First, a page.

New York State’s Pay Transparency Law, which became effective on September 17, 2023, marks a significant step towards pay equity and transparency. This law mandates employers with four or more employees to disclose salary ranges in all job advertisements, whether internally or externally.
New York State’s Pay Transparency Law Explained
Under New York State’s Pay Transparency Law, employers are required to include an hourly rate, salary, or pay range for all advertised jobs, promotions, and transfers. The job posting must advertise the salary or salary range the employer believes, in good faith, to be true at the time of posting and should give the prospective applicant a legitimate idea of the expected pay. Moreover, the job postings must encompass a job description if one exists. This law applies to both internal and external job postings, with the purpose of providing job seekers with information that addresses systemic pay inequity and discriminatory wage-setting and hiring practices.
Implications for Employers
To comply with this law, employers can reassess compensation policies, determine pay ranges for all positions, and train HR, recruiters, and hiring managers on the implications of the disclosure obligation. The law applies to jobs in New York state and any remote positions performed outside of the state, but report to a supervisor, office, or other worksite in the state.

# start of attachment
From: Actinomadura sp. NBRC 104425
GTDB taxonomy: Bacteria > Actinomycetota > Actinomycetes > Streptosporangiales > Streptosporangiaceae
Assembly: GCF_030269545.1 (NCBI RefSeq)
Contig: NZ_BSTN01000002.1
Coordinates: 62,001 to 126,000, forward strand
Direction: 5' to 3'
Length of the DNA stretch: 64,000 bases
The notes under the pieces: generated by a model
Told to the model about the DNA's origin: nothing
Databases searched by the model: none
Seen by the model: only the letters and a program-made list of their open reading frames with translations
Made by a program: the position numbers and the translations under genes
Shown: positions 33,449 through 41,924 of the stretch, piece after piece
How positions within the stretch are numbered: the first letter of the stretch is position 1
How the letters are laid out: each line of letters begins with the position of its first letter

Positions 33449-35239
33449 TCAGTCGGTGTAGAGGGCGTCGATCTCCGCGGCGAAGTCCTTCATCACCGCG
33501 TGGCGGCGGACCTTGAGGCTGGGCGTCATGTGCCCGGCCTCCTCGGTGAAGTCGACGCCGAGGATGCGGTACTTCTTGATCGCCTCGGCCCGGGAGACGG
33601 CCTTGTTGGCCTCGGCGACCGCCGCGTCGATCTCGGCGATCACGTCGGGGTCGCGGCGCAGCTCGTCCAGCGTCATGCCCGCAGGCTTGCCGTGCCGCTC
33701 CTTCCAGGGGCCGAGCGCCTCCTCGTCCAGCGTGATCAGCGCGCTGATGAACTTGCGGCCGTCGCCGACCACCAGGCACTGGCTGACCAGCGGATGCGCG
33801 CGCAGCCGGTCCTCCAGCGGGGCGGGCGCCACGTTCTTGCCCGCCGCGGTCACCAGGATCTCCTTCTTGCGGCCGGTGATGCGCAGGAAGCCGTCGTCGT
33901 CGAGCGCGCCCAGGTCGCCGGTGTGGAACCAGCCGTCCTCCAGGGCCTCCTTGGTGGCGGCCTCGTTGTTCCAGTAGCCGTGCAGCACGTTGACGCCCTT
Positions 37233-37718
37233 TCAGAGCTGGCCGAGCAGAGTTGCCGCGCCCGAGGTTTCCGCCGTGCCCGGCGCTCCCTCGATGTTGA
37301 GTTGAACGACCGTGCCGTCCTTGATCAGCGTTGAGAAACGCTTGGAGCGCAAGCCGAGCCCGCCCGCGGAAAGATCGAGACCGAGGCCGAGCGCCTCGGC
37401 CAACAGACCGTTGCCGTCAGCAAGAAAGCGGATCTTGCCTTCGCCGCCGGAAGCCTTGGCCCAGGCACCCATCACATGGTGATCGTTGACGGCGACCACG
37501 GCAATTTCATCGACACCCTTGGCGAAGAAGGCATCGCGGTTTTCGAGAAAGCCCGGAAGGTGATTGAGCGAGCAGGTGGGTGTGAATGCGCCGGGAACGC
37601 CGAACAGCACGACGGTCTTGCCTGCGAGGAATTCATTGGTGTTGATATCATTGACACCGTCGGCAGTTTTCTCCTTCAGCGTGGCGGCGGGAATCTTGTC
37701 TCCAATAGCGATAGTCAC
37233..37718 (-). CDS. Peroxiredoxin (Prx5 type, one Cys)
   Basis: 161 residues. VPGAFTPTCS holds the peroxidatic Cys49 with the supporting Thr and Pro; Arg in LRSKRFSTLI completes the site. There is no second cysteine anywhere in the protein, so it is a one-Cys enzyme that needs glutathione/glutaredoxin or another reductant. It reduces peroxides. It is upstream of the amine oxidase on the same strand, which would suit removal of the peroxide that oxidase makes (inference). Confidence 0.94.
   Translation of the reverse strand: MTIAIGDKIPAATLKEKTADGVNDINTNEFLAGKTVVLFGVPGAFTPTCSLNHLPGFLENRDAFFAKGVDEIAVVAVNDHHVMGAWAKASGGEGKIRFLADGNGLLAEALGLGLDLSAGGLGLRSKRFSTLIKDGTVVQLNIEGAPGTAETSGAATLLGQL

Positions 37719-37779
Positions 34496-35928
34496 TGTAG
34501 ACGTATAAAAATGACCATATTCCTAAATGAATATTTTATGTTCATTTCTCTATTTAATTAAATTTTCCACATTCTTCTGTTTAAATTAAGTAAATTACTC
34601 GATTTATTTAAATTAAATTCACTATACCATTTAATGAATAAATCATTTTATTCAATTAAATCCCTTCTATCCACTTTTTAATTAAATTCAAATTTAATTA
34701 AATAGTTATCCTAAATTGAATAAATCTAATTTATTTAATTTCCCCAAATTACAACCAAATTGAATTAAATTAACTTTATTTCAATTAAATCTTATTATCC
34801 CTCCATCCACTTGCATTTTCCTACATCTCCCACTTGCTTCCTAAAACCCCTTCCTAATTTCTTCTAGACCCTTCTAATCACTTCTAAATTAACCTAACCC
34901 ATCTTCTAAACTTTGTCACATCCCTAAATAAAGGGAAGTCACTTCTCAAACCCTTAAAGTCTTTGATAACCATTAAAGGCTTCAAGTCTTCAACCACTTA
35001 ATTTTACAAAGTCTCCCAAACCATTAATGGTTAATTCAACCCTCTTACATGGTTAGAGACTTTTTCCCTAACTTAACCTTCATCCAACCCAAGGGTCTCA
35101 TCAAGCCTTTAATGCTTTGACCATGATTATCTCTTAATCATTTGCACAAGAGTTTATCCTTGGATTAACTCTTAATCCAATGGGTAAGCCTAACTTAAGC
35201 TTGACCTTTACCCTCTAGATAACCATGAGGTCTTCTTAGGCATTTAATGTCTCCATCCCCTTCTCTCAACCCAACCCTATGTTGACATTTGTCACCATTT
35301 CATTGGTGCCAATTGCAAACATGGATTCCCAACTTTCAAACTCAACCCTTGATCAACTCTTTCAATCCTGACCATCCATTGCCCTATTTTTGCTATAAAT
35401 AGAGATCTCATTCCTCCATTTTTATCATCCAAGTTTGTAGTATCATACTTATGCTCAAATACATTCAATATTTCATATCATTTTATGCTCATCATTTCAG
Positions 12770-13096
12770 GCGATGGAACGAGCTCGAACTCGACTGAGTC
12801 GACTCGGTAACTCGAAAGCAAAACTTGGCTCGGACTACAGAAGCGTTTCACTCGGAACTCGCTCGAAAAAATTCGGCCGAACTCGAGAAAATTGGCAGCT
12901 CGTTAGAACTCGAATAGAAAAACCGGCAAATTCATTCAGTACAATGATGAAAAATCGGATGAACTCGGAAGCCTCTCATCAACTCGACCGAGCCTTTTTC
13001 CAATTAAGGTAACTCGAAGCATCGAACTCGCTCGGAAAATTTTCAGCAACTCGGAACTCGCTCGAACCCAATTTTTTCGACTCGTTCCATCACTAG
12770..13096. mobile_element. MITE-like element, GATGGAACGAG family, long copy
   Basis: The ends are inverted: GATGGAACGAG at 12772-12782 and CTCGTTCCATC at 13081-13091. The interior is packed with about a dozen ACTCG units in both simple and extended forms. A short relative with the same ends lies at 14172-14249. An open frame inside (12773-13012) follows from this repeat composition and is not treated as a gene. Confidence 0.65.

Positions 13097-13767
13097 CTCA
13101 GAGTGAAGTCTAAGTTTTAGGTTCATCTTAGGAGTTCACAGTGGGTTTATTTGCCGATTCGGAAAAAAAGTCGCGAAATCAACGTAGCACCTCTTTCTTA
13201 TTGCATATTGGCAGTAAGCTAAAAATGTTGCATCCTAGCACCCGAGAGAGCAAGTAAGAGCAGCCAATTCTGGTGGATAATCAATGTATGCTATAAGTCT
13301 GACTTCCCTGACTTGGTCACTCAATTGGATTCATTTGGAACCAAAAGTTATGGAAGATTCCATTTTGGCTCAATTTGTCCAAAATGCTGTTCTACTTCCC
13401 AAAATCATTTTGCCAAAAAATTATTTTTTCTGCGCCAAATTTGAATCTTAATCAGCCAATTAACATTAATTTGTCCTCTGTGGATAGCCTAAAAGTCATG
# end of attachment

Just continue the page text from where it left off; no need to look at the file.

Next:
Employers should review all new job postings and consider conducting a pay equity audit. Job ads are covered, regardless of whether they are posted by the employer directly or through a third-party, such as a recruiter or a job listing website. Therefore, the onus is on the employer to ensure third parties include the required pay range.
Impact on Remote Jobs
The New York State’s Pay Transparency Law also extends its application to remote positions. These include jobs that may be performed outside of the state but report to a supervisor, office, or other worksite in the state. Employers are encouraged to review all new job postings and consider conducting a pay equity audit to ensure compliance.
Penalties for Noncompliance
The law provides a framework for civil fines for businesses found in violation of its provisions. The penalties for noncompliance include $1,000 for the first violation, $2,000 for the second violation, and $3,000 for the third violation and beyond. Individuals may also file a complaint with the NYS DOL commissioner for any perceived violations.
As the law takes effect, employers—both within and outside New York—should take the necessary steps to ensure compliance, thereby contributing to a more equitable and transparent job market. Insero is already implementing these steps for our clients – if you have questions, please talk to your recruiting consultant or contact us today.